What is the fraction of ionized hydrogen atoms under certain approximation

Given the ionization reaction $2H^0 <=> H^+ + H^-$ where:

$H^+$ is the ionized state with electron occupancy n = 0 and energy 0

$H^0$ is the doubly degenerate neutral hydrogen atom with electron occupancy n = 1 and energy $-\Delta$.

$H^-$ is the ionized state with electron occupancy n = 2 and energy $-(\epsilon + \delta)$

I want to calculate the fractions of $H^+$ and $H^-$ ions using the condition $\langle n \rangle = 1$ (which "is a valid approximation in the case of the solar photosphere since the free electron concentration is less than the hydrogen concentration by a factor greater than $10^3$"). Further, I want to show that at low temperature, this fraction is $\exp{-\beta(\Delta-\epsilon)/2}$.

In summary, my approach has been to

1. Calculate the grand partition function $\mathcal{Z}$

2. Use the condition $\langle n \rangle = \frac{\alpha}{\mathcal{Z}} \frac{\partial \mathcal{Z}}{\partial \alpha}$ ($\alpha \equiv e^{\beta \zeta}$) to determine an approximate value for the chemical potential $\zeta$.

3. Evaluate the fraction of $H^+$ and $H^-$ using $P(n,i) = \frac{\exp{\beta(n\zeta - E_i)}}{\sum \exp{\beta(n\zeta - E_i)}}$

The problem I am having is the third part. I expect the fraction of $H^+$ and the fraction of $H^-$ to be the same, which is not the case according to my calculation. Also, my solution does not show that at low T the fraction is $\exp{-\beta(\Delta-\epsilon)/2}$.

In greater detail, I have: $$\mathcal{Z} = \sum \exp{\beta(n\zeta - E_i)} = 2 + \alpha e^{\beta \Delta} + \alpha^2 e^{\beta (\Delta + \epsilon)}$$

Then $\langle n \rangle = \frac{\alpha}{\mathcal{Z}} \frac{\partial \mathcal{Z}}{\partial \alpha}= \frac{\alpha e^{\beta \Delta} + 2 \alpha^2 e^{\beta \epsilon}}{2 + \alpha e^{\beta \Delta} + \alpha^2 e^{\beta \epsilon}}=1$ implies $\alpha = \pm (2e^{\beta \epsilon})^{1/2}$ where I discard the negative solution.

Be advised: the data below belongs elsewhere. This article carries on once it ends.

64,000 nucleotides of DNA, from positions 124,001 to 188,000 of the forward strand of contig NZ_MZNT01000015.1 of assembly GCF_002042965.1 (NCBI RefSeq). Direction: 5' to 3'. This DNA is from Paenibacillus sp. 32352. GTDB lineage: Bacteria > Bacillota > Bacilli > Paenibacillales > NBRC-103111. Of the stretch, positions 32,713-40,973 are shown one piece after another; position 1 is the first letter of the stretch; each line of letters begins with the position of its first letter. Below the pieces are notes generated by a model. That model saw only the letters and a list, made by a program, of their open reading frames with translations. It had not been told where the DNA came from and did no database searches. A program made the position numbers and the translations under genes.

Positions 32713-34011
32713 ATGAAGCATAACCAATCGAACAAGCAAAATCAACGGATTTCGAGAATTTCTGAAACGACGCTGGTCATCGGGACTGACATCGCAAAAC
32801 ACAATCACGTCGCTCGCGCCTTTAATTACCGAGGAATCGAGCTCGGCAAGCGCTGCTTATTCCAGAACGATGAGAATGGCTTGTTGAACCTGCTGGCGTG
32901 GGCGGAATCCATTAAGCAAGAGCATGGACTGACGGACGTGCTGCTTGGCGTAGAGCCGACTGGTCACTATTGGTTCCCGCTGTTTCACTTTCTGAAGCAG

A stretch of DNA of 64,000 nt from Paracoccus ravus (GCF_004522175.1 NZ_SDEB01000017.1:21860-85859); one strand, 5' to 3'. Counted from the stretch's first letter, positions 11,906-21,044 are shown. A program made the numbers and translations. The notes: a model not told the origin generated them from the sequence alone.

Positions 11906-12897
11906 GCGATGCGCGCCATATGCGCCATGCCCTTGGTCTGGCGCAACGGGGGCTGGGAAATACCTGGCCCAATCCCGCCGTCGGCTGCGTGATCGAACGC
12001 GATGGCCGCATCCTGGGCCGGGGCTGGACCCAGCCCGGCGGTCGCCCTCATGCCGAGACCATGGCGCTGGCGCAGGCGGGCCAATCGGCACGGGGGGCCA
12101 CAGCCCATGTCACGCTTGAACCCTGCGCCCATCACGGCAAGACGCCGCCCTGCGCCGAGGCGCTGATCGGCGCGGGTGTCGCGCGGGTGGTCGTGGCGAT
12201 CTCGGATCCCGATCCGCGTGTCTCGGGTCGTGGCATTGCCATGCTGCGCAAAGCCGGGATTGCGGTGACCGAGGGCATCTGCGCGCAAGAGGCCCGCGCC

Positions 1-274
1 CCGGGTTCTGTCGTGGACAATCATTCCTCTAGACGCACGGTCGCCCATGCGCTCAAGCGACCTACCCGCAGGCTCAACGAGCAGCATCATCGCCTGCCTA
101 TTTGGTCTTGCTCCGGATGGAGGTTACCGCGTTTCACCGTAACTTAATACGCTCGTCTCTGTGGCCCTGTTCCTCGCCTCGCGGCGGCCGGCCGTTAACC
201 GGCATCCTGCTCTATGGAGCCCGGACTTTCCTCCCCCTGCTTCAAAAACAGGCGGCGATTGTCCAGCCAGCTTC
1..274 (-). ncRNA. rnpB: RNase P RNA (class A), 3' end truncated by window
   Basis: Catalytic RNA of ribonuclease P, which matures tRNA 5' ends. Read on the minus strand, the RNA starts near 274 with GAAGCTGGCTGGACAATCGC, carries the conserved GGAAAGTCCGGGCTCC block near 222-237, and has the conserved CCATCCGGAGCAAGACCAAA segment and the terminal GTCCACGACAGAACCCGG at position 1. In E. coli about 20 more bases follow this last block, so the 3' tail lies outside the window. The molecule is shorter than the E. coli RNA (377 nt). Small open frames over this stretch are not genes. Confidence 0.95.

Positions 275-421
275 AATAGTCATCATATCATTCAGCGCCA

Then since I assume the gas is ideal $\zeta = k_B T \ln{\alpha} = \frac{1}{2} k_B T \ln{2} - \frac{\epsilon}{2}$

Using this value for the chemical potential, I plug in to the grand canonical distribution:

For the fraction of $H^+$ I expect:

$$P(n=0) = \frac{1}{2 + \alpha e^{\beta \Delta} + \alpha^2 e^{\beta \epsilon}}$$

and for the fraction of $H^-$ I expect:

$$P(n=2) = \frac{e^{\beta (2 \zeta + \epsilon)}}{2 + \alpha e^{\beta \Delta} + \alpha^2 e^{\beta \epsilon}}$$

These two probabilities are not the same. However, I don't understand how that could be, since I imagine the dissociation equation necessarily implies equal fractions of $H^+$ and $H^-$. Further, since neither of the probabilities agrees with the low temperature limit I am trying to show, I imagine that I am misunderstanding how to calculate the fraction of each ionization state.

My questions:

• Does the dissociation equation imply equal fractions of $H^+$ and $H^-$?

• Is the fraction of $H^+$/$H^-$ proportional to the Gibbs factor divided by the grand partition function (i.e. $P(n=0)$/$P(n=2)$ as I've written it)?

The $H^0$ (n=1) level is doubly degenerate, rather than the $H^+$ (n=0) level. Thus $\mathcal{Z}=1 + 2\alpha e^{\beta \Delta} + \alpha^2 e^{\beta(\Delta + \epsilon)}$. It follows from the technique outlined above that $\langle n \rangle = \frac{2 \alpha e^{\beta \Delta} + 2 \alpha^2 e^{\beta(\Delta + \epsilon)}}{1 + 2 \alpha e^{\beta \Delta} + \alpha^2 e^{\beta(\Delta + \epsilon)}}$ and thus $\alpha = e^{-\beta(\Delta + \epsilon)/2}$.
Since $\alpha \equiv e^{\beta \zeta}$ then $\zeta = -(\Delta + \epsilon)/2$ and we can solve for the fraction of ions under the approximation $\langle n \rangle =1$. Indeed the fractions of $H^+$ and $H^-$ are equal:
$P=\frac{1}{2 + 2 e^{\beta(\Delta - \epsilon)/2}} \approx e^{-\beta (\Delta - \epsilon)/2}$ at low temperatures.